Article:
« Reply #4 on: January 27, 2012, 07:28:59 PM »

Norfolk hi,

What do you mean by "the condensate pot", do you mean the usually clear plastic trap inside the bottom of the boiler? or another separate container?
How do you know that no condensate is draining out? what is the condensate drain connected to and can you see the outlet of it?

Most condensers I am familiar with have a trap in the base of the boiler that gradually fills with condensate and when full it dumps to the drain or whatever and then the cycle repeats, could it be that you have not observed the trap at the right time?

Dunno really

Desp
Logged

www.jandhbuilders.co.uk

still a crazy old duffer!
Norfolk
Newbie
*
Offline Offline

Posts: 8


« Reply #5 on: January 27, 2012, 09:09:36 PM »

Thanks all for replies, 90 deg C for exhaust is in line with the manufacturers specs. Good point on trap emptying its self, will investigate that and put an intercept on the drain. (Desp)
Re exhaust gas temp, I will probably try a smaller jet (0.6) and de-rate the burner to minimum manufactures spec of 21 kW to reduce exhaust temps.(johnrae & Al)
Thanks
Simon
Logged
Philip R
Hero Member
*****
Offline Offline

Posts: 1691

South Cheshire


« Reply #6 on: January 27, 2012, 10:53:58 PM »

You have answerred your own question, Thermal stores do not allow condensing boilers to operate at peak efficiency because the store temperatur has to be maintained above the condensing threshold of the boiler, otherwise, you hot wate(DHW) is not very warm. Been discussed elsewhere on the forum.

Although you heat store from the 20s ( You should get some condensate) Once above the mid 50s ( boiler return temperature) the flue gas plume will be in a form of hot fog blowing out the flue pipe, with little condensate collected in the trap.

My condensing (gas) boiler heats the rads at a flow temp of about 45deg C ( I sized my rads for this). To heat the hot water cylinder, The boiler ramps up to an alternate temperature setpoint of about 75 deg C ( for 25 minutes a day).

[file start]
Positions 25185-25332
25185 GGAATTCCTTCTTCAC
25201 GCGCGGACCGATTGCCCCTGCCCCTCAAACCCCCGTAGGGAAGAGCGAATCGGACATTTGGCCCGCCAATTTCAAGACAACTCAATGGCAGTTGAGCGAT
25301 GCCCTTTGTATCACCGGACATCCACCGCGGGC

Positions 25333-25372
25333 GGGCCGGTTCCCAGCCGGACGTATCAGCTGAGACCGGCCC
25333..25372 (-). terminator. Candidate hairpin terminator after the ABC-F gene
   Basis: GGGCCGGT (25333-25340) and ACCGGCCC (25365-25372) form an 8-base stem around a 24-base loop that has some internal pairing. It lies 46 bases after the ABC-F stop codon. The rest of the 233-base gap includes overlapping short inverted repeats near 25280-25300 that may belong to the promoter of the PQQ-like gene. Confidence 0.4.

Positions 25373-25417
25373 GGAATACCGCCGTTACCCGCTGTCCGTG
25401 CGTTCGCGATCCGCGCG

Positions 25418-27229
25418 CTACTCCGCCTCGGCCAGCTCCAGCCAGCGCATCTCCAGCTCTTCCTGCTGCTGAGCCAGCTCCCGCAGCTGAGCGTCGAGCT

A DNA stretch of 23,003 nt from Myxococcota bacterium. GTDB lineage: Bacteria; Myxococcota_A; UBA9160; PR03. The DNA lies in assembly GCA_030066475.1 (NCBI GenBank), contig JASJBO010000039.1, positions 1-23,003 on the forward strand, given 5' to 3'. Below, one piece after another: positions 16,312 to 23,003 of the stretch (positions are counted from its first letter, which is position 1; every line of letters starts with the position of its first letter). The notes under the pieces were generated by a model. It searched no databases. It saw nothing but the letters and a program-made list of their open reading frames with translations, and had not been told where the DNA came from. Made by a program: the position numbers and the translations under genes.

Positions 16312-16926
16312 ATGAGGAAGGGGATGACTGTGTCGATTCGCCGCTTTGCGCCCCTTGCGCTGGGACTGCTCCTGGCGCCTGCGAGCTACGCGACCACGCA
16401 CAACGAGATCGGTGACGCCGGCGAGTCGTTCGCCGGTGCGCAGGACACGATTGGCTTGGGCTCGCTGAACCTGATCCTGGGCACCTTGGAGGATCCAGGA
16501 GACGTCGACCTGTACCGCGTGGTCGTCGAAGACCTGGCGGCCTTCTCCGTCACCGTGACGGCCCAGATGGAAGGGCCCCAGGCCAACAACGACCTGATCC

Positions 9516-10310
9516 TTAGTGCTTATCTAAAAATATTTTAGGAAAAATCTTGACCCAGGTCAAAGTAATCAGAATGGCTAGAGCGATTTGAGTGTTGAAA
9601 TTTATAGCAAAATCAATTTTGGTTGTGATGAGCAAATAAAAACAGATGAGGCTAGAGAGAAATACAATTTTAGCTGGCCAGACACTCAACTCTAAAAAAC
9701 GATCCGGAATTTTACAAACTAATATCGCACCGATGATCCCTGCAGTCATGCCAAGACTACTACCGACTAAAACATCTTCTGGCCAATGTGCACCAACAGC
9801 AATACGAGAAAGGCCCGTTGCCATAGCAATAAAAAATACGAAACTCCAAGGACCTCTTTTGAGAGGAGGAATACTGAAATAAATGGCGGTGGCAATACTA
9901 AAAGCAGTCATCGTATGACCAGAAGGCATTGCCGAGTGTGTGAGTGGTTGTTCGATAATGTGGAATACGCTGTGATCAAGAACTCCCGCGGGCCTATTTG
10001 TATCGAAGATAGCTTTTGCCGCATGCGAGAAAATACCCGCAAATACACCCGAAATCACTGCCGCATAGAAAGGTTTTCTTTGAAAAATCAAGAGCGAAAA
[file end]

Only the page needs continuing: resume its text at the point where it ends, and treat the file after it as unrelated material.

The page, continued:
When in the low temperature mode, the boiler rapidly modulates down to near minimum o/p. The vapour plume on a cold day is a lazy whisper, with the condensate trap emptying every twenty minutes or so.

With your oil system (pressure jet?) modulation other than by on off is difficult. I have seen it with spinning cup Hamworthy oil burners, but the thermal output of these would kiln your house.

PhilipR
Logged
clivejo
Hero Member
*****
Offline Offline

Posts: 1609



« Reply #7 on: January 27, 2012, 11:31:37 PM »

I also think your return is too hot for condensation to form.  I can hold my hand over the flue on my condensing boiler and it feels like someone breathing on my hand.  Definitely not hot enough to make you pull your hand away.  The return flow is in the region of 20-40C, again same as philip the rads are sized specially for this to happen and the boiler is 'undersized' for rads it drives, but works more efficiently this way. The condensation fills into a small plastic tank and then overflows into a drain (all plastic pipes, as its very acidic and eats through stuff!!)
Logged



DISCLAIMER : I’m not responsible for anything… for anything I say or do. Cos I’m a proud member of clan Eejit who once ruled Ireland.
Philip R
Hero Member
*****
Offline Offline

Posts: 1691

South Cheshire


« Reply #8 on: January 27, 2012, 11:38:32 PM »

Not sure that oil heating qualifies it to be in the Biomass thread. ( Although you can argue it was once biomass).
PhilipR
Logged
Pages: [1]   Go Up
  Print  
 
Jump to:  

Powered by MySQL Powered by PHP Powered by SMF 1.1.20 | SMF © 2013, Simple Machines
SMFAds for Free Forums
Simple Audio Video Embedder
Valid XHTML 1.0! Valid CSS!